A/B Testing Email: Critical to Your Strategy
Cross-posted from USA.gov
USAGov's goal is to improve people’s lives by connecting them to trusted government information and services in English and Spanish. One approach we use to inform the public about government information and to promote our services is through email. Consumers’ inboxes are crowded; people check their email more than 74 times a day, on average. So we use A/B testing to ensure our information is clear and engages our readers.
What is A/B Testing?
A/B testing, also known as split testing, is a method of testing through which variables are compared to each other to identify the one that brings a better response rate. In email, the element that is being tested is called “control” and the element that is argued to give a better result is called “treatment.” Running A/B tests in your outreach efforts is a great way to learn how to drive more traffic to your website and generate more actions from your audience.
As we've observed, just a few small tweaks to an email's subject line or call-to-action can significantly affect engagement numbers. Common elements that can be A/B tested in email are the format, layout, timing, sender address and subject lines. Though minor copy changes or general improvements don’t always give conclusive information or sway overall engagement numbers, this method of testing allows for understanding preferences of why, how and where different audiences receive information.
Best Practices of A/B Testing
- Create Clear and Concise Subject Lines: Subject lines that drive email opens tend to be less than 50 characters in length, contain a clear call to action, and inform the reader what to expect in the email.
- Test Both Major and Minor Changes: Although it’s reasonable to think that big, sweeping changes can increase your click numbers, the small details are often just as critical. While creating your tests, remember that even a simple change, like switching the image in your email, can drive big improvements. In fact, these sorts of changes are usually easier to measure than the bigger ones.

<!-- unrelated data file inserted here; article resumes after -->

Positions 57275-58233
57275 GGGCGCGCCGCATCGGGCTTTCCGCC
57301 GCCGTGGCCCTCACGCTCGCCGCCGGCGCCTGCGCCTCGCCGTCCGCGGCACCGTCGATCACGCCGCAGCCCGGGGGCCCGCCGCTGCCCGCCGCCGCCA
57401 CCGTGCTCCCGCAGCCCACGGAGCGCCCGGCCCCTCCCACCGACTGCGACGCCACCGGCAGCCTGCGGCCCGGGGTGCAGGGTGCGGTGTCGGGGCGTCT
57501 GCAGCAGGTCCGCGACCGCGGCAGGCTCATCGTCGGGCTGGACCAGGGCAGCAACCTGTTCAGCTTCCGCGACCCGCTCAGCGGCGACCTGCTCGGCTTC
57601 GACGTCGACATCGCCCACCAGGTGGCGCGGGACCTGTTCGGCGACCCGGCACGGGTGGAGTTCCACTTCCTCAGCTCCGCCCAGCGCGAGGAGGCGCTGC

- Always Set Up Control and Treatment: In any experiment, you need to keep a version of the original element you’re testing. When conducting A/B tests, set up your unaltered version as your “control,” the email you would normally use. From there, build variations, or “treatments,” the emails you’ll test against your control. This will ensure always knowing your baseline for measurement.
- Send the Winning Email: After the email has been sent to a small yet statistically significant group of recipients, you'll most likely have a clear winner, email A or email B. Send the winning email to the larger audience.
Ultimately, a great email will contain a clear subject line followed by compelling copy, images that bring the reader in, and calls-to-action that resonate with what the reader is looking for and connects with. By constantly testing and utilizing email marketing best practices, we aim to effectively communicate important public service messages. Our high open and much improved click rates are testaments to this testing process.
In conclusion, while there are best practices to follow, you'd be surprised by what results your tests render. Part of testing elements of your email are testing your assumptions about how people consume your content and what they respond to. Does a shorter subject line in fact get more opens? Take the guesswork out of your email marketing strategy by testing, evaluating, and then delivering the best email you can.